Senior executives are typically foresighted and clear-headed in matters that are material to their business, yet are not sufficiently informed as to understand how externalities can effect financial materiality. So, first, understand what sustainability is.
Sustainability is more than being seen to be green. Sustainability is a compass for a business to navigate to a clearer, robust business model, designed and fit for purpose in the 21st century.
Whether a company, a school, an NGO, a government, they all have a leader who cares about reach, cost, risks and revenue of their organization. As such, the circles of sustainability allow you to truly understand the impact your organization has on the environment and society. The circles of sustainability allow you to anticipate and manage risks through waste, as well as conspiring environmental and social stressors, that will surely undermine long-term competitiveness. Yet, to understand risk better is to understand the opportunities better: to remove silos, and elevate your ability to retain top talent, innovate and be creative to drive new revenue streams, improve return on assets and so strengthen the balance sheet. Sustainability is a fundamental rethinking of the definition and measurement of value, with the creation of instruments, tools, standards and incentives that deliver oxygen to your organization and propel you on a race to the top. To leverage sustainability for economic profit, and, as McKinsey, a consultancy company, have reported in their recent paper, economic profit is a strategic yardstick you can’t afford to ignore.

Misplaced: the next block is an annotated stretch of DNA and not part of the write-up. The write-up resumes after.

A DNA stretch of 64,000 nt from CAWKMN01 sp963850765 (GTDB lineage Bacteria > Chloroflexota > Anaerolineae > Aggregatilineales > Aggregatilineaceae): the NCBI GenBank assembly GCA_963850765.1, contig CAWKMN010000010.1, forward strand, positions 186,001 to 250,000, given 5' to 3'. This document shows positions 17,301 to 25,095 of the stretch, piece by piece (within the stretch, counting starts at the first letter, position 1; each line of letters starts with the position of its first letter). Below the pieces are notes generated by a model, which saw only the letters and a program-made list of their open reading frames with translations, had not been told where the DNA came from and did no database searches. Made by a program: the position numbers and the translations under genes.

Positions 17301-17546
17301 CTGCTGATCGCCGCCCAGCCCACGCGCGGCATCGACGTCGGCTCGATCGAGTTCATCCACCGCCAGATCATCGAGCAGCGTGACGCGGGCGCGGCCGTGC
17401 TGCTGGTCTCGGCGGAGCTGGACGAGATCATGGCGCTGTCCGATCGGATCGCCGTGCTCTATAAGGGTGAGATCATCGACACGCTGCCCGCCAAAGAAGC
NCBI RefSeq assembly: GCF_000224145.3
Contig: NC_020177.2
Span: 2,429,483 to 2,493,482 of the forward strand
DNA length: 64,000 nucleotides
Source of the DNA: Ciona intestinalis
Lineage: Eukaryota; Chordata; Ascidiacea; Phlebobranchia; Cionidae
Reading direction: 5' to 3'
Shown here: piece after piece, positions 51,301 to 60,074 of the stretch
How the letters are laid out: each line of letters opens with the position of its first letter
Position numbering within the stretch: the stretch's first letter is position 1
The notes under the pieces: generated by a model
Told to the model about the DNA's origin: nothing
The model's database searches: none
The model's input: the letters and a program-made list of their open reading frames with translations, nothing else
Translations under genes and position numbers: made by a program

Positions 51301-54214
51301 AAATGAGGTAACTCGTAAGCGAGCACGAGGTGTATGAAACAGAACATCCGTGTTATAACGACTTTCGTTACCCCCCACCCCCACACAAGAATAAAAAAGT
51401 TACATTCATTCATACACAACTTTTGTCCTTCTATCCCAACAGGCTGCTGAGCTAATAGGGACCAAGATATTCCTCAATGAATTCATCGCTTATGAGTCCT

Yet, to be ahead of me-too competitors, who give the perception of sustainability, your sustainability needs to be delivered with balance, that is material and relevant to the stakeholders to whom you wish and need to communicate with, where quantitative indicators may serve as proxies for qualitative aspects of the organization. And, evidence of strong sustainability management speaks to the interdependence of sustainability and financial materiality of your organization. Furthermore, organizations that define and measure their success in a sustainability context are likely to be those with superior, forward-looking strategy and management – a key ingredient in long-term business prosperity.
Ultimately, sustainability is an investment in reputation enhancement, risk management, customer retention, expenditure control and the identification of new market opportunities as well as the attraction of a lower cost of capital. It speaks of excellence in management and tone; therefore is a signal to the market, indeed, the outside world, of the organization mindset, culture and quality.